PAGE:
Tax efficiency strategies are a must for high net worth individuals who are engaged in the process of estate planning in California. Fortunately, we don’t have a state level estate tax here, though there are a number of states that do have their own estate tax. This is a break, but the federal estate tax can do more than enough damage on its own.
You can pass along a certain amount of money to people on your inheritance list before the estate tax becomes a factor. This is why it is only relevant for individuals who have been particularly financially successful. At the present time in 2014, the amount of this exclusion is $5.34 million.
If you are engaged in the process of estate planning, you may look at this figure and go forward with the understanding that you are not going to be exposed to the estate tax because your assets don’t exceed this amount.
You should avoid this line of thinking because things can always change. Your own financial situation can improve significantly, and this is one type of change. It is also possible that tax laws can be changed via legislative mandate.
Estate planning should be viewed as an ongoing process. If you do the right thing and speak with an estate planning attorney early on during your working career to develop an estate plan, this will be based on a still picture of your life at that time. Over the years life changes invariably take place, and they often render your existing estate plan obsolete.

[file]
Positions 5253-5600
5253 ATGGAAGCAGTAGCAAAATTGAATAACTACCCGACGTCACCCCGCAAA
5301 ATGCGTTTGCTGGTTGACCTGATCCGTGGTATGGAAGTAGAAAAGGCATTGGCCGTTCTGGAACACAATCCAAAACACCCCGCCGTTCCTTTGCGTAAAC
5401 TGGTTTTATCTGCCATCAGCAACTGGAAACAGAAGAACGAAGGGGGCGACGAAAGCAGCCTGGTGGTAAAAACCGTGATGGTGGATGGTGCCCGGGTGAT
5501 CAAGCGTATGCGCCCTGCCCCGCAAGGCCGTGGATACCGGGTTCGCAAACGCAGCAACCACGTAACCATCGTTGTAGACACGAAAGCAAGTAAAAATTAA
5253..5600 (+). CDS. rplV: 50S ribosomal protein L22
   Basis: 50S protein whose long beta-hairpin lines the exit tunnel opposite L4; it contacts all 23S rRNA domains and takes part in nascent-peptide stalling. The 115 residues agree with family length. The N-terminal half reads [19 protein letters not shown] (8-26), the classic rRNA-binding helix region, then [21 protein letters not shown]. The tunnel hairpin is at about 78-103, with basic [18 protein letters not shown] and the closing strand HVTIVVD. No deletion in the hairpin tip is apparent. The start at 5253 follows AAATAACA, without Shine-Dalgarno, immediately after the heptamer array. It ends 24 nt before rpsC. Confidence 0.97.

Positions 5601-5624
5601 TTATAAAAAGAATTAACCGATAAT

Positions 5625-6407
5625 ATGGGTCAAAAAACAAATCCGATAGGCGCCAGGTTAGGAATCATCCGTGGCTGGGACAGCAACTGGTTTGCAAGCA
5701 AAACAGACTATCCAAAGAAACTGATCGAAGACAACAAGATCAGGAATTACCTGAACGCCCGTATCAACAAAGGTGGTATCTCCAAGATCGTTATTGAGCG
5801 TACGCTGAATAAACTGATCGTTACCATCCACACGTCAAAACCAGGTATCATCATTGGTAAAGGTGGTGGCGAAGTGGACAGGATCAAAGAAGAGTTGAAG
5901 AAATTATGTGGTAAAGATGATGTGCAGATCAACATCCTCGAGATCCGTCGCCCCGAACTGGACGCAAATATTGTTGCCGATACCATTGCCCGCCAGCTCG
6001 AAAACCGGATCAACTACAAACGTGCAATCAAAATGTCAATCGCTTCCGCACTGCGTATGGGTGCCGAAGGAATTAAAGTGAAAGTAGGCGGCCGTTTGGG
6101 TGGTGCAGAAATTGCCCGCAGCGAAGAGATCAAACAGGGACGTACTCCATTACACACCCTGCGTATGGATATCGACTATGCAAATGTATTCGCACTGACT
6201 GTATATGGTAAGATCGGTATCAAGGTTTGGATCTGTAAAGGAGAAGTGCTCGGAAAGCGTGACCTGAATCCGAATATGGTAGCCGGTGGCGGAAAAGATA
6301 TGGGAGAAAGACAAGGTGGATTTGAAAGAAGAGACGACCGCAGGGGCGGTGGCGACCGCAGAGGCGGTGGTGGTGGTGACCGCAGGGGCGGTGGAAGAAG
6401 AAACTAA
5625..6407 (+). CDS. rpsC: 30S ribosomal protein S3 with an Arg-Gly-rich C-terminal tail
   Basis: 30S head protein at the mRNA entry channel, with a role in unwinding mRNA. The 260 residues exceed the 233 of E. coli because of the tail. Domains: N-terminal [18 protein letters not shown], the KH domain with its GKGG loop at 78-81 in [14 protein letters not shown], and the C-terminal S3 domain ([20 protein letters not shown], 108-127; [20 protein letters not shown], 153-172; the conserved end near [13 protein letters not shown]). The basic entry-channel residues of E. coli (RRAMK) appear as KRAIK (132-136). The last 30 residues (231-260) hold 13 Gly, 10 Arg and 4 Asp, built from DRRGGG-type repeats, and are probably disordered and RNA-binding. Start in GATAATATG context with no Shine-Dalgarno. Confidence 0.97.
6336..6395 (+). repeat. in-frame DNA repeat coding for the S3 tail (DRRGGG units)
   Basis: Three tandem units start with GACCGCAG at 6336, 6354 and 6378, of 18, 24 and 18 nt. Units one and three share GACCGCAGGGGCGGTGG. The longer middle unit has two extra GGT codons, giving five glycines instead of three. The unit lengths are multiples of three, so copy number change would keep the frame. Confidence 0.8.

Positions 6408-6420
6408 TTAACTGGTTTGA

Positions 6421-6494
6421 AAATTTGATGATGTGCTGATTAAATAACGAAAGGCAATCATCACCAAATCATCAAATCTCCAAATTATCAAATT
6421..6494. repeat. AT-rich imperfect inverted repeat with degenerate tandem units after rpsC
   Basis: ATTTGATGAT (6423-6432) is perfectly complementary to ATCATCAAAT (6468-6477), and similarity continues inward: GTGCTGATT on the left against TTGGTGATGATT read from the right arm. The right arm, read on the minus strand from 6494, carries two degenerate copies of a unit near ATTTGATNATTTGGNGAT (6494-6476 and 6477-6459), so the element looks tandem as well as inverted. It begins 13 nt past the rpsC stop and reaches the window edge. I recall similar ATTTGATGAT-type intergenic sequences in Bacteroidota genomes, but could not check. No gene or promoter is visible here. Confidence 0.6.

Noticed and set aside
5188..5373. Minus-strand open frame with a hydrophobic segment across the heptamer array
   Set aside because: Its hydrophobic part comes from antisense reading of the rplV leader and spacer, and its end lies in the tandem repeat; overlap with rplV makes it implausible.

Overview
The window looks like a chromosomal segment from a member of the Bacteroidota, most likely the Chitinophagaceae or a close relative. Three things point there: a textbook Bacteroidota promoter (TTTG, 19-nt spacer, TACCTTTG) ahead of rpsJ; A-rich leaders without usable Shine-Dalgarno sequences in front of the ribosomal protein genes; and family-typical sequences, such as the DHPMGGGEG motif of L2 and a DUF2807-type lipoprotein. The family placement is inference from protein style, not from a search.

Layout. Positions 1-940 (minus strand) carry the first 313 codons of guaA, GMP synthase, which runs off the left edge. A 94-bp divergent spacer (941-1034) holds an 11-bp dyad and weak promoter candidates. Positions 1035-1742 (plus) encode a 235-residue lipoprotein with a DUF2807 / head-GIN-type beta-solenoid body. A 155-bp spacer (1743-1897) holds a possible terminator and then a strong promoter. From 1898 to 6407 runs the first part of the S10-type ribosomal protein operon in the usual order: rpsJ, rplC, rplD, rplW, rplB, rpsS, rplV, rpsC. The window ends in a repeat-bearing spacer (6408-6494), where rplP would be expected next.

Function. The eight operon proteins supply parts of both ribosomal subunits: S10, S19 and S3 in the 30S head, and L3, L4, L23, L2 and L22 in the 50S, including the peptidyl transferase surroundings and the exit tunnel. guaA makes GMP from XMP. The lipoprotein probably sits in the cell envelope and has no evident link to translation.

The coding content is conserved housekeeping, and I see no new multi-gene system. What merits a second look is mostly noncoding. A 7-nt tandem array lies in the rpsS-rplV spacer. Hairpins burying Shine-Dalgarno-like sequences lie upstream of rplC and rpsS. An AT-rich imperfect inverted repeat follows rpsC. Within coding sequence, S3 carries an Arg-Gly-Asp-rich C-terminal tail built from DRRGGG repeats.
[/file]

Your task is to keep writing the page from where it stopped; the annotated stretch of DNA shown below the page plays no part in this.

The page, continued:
Now that we have provided some background on the federal estate tax in general, we would like to explain the unlimited marital deduction. You can bequeath $5.34 million to others before the estate tax kicks in. However, there is a caveat to this. You don’t have to use any of your estate tax exclusion to pass along assets to your spouse tax-free.
There is an unlimited marital deduction that you can utilize. You can leave an unlimited quantity of assets to your spouse free of the estate tax. This unlimited marital deduction also extends to the gift tax. You can give gifts totaling any amount of money to your spouse throughout your life without incurring any gift tax exposure.
To take advantage of the unlimited marital deduction, you must be married to an American citizen. Transfers of assets to non-citizen spouses are in fact subject to the estate tax.